Figure 3. Vapor pressure predicted for parahydrogen by four considered EOSs through Aspen HYSYS and experimental data.
3.3 Enthalpy and entropy
The enthalpy and entropy for considered EOSs are compared in Tables 4-7. For removing the effect of reference values in different models, the enthalpy and entropy increments (∆h & ∆s) are analyzed and reported. The enthalpy and entropy values are essential in energy and exergy analyses. At the same time, the other thermo-physical properties are not as crucial as these properties.
For parahydrogen, MBWR is the best choice. Although deviations for this EOS will increase for higher pressures and lower temperatures, it performs well enough through the whole range of temperature and pressure. The average deviation for MBWR is nearly less than 0.05% for both enthalpy and entropy. For 1 MPa pressure, the estimated enthalpies and entropies for the PR, BWRS, and SRK are almost identical. These models for both entropy and enthalpy could yield acceptable results in higher temperatures, while in low temperatures, they lead to high deviations. Although the pressure could affect the deviations proportionally, its effect is lower than that of the temperature. In 10 MPa, the PR and SRK are nearly the same and significantly better than the BWRS. In other words, pressure has a positive impact on the estimated results by the BWRS and a negative effect on the calculated results by the PR and SRK. For 1 MPa and 10 MPa in temperatures lower than 120 K, they lead to deviations higher than 5%.
Table 4. Estimated enthalpy and entropy increments for parahydrogen in 1 MPa.
Table 5. Estimated enthalpy and entropy increments for parahydrogen in 10 MPa.
Table 6. Estimated enthalpy and entropy increments for hydrogen in 1 MPa.
Table 7. Estimated enthalpy and entropy increments for hydrogen in 10 MPa.
Applying MBWR to hydrogen, the same as parahydrogen, leads to acceptable results throughout the whole temperature and pressure range. The estimated data for hydrogen using PR, BWRS, and SRK EOSs are nearly the same; they all experience high deviations for low temperatures such that for lower than 190 K, the deviations are higher than 5%. It should be noted that the deviations for hydrogen are higher in comparison to the parahydrogen.
3.4 Specific heat capacity and conversion enthalpy
Specific heat capacity (Cp) for hydrogen and parahydrogen estimated by considered EOSs through Aspen HYSYS are compared to the experimental data (Jacob W Leachman et al., 2017) in Figure 4 and Figure 5, respectively. As it is shown in Figure 4, the results for MBWR fit very well to the experimental data for the whole range of temperature typically met in the liquefaction processes. However, other EOSs could yield acceptable results only for temperature higher than 220 K. As the temperature approach to the boiling point, the deviation for MBWR increases and could reach 13%. For temperatures higher than 50 K, the deviation is less than 1%.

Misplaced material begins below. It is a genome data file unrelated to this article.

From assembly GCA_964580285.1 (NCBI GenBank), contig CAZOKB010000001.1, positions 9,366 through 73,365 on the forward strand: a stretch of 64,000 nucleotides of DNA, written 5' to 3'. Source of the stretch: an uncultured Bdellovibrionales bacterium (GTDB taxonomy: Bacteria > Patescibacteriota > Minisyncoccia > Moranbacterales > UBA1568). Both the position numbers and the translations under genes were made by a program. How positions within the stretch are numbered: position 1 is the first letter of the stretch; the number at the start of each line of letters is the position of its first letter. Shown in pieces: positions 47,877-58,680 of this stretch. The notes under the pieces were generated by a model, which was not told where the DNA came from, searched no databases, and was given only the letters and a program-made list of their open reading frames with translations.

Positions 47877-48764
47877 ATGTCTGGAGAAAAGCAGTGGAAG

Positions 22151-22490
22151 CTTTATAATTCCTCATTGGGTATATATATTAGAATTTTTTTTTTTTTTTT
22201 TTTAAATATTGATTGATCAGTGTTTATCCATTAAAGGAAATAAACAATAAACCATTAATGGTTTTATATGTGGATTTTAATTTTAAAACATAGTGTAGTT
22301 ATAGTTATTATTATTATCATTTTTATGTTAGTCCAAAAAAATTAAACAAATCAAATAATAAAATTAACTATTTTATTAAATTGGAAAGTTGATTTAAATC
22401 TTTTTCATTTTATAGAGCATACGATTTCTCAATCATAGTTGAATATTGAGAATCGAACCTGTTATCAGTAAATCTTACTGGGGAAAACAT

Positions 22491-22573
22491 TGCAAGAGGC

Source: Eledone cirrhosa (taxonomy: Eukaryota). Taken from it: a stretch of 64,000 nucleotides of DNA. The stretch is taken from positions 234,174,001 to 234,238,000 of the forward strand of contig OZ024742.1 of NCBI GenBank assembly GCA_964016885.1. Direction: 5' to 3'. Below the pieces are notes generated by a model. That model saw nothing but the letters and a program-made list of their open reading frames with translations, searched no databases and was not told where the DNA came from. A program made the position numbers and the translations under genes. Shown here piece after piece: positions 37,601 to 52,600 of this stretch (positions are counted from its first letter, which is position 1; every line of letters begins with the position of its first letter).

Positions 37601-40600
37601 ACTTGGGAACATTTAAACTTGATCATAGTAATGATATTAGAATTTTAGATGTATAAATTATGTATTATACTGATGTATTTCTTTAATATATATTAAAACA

Figure 4. Comparison of estimated values of heat capacity (Cp) for hydrogen by different EOSs to the experimental data.
For parahydrogen, the same as hydrogen, the results of MBWR fit very well with the experimental data. Three other EOSs yield acceptable results only for temperature higher than 120 K. The deviation for MBWR is less than 1% except for temperature lower than 50 K that could go up to 13%.
Ortho-para conversion is of great importance in the simulation of hydrogen liquefaction processes and could lead to inaccurate results if it is not simulated correctly. The results presented in the previous sections show that only MBWR could lead to desirable results in the whole range of temperature and pressure. Therefore, it deserves to compare the enthalpy of conversion based on the data obtained from Aspen HYSYS by MBWR with the experimental data. The results are shown in Figure 6.
To have a better understanding the results are presented in Table 8, from 20 to 280 K. Moreover, the difference between the two series of data is reported as a deviation in Table 8.
Figure 5. Comparison of estimated values of heat capacity (Cp) for parahydrogen by different EOSs to the experimental data.
Figure 6. Comparison between results of Aspen HYSYS by MBWR and Experimental data (Jacob W Leachman et al., 2017).
Table 8. Comparison between results of Aspen HYSYS by MBWR and Experimental data from 20-280 K (Jacob W Leachman et al., 2017).
As it could be seen in Figure 6 and Table 8, the two curves are compatible very well. The difference between the two cases is in the range of 6-14 kJ/kg, which is ignorable in comparison to the power needed for liquefaction. The MBWR leads to a 1% deviation compared to the experimental data at the boiling point, which is ignorable. Although the deviation could go up to 14% at temperatures higher than 270 K, the value is lower than 8 kJ/kg and could be ignored. The results show that MBWR could estimate all the considered properties of the hydrogen and parahydrogen in the range of 20-300 K, which is typically met in the liquefaction processes.